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|Paynesville Press - January 18, 2006|
City council sends letter to MnDOT
(Editor's Note: The Paynesville City Council - as reported in the Press on Wednesday, Jan. 4 - approved sending a letter to MnDOT District 8 (Willmar) at their meeting on Wednesday, Dec. 28.|
The following is the actual text of the letter sent to MnDOT, which has not responded formally.
MnDOT officials did tell the city last week that the plan they intend to submit for municipal consent is still being reviewed by their central office and will not be sent to the city until the end of January or early February.)
The Highway 23 project was a topic of discussion at the Paynesville City Council meeting held on Wednesday, Dec. 28, 2005.
There were three basic issues in relation to municipal consent that were discussed.
Speed (and safety) continues to be a major concern. We appreciate the input you have provided us in regard to how speed limits are established. Considering that speed limits quite often increase as usage and studies dictate, we request that the initial speed limit be posted as low as possible.
We realize that travelers passing through may be quite used to higher speed limits on expressways. However, our own residents, many of which fall into the older age group, will also be using the new route and will need some time to adjust to those new conditions.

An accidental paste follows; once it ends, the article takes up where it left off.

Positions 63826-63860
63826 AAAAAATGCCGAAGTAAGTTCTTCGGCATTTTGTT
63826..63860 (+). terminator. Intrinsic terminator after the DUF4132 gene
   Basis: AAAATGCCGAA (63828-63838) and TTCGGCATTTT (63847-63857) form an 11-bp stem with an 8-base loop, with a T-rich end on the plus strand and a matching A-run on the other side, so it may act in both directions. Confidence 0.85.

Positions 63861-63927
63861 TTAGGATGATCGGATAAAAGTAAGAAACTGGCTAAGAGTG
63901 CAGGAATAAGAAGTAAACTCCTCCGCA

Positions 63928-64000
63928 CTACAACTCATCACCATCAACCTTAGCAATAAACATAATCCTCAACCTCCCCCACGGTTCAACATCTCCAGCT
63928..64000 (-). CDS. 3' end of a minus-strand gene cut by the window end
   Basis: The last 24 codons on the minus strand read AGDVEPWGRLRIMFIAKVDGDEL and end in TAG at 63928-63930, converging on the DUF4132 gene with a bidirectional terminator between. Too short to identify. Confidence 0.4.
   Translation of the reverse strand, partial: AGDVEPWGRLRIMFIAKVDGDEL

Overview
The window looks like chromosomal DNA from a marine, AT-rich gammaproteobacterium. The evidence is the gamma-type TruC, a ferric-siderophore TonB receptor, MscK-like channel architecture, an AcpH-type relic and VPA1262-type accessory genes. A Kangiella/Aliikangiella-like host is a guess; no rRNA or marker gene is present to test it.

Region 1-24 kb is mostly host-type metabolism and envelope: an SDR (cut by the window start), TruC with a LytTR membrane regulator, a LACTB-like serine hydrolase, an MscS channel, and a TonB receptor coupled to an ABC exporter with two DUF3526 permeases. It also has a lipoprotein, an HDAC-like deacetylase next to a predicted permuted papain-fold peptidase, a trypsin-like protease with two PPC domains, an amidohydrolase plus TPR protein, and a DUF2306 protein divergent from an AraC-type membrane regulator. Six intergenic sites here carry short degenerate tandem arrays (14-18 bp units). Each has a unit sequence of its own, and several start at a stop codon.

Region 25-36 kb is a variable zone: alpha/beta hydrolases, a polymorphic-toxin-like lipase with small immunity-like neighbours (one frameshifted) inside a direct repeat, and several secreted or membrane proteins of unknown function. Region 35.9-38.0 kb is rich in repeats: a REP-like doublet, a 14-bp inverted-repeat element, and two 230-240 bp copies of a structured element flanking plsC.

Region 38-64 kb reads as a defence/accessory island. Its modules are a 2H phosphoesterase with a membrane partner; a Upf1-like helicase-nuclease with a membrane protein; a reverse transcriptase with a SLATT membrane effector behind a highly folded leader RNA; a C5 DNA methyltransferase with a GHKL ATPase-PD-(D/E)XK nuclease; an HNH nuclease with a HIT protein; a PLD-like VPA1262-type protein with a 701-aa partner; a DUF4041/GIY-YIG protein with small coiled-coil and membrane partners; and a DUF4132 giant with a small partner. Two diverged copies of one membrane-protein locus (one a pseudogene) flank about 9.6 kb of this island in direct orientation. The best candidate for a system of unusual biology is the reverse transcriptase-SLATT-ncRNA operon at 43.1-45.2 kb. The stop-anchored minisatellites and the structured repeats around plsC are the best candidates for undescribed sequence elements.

We believe that asking many of those drivers to adjust at speeds in excess of our accustomed 55 mph would be an unreasonable major safety risk.
Esthetics also continues to be a concern. While the overall design appears to meet our expectations, we are concerned as to what the final product will be. We are proud of our city and the surrounding community. We do not want a sterile, freeway-looking route traversing it.
We also realize the investment that MnDOT is putting into this project. Please realize also that our investment, though certainly not as great in cold hard cash, is our future.
Thirdly, and perhaps tying all this together, we are concerned as to what assurances we have (once municipal consent is given) that we will get what we've agreed to. This extends all the way from details such as types of lighting, through the number and types of interchanges and intersections, to whether this will be built as designed or scaled back in some way or another. We'd like to know what recourses we have once consent is given.
Again, we thank you for your willingness to help us through this important (and often trying) process.
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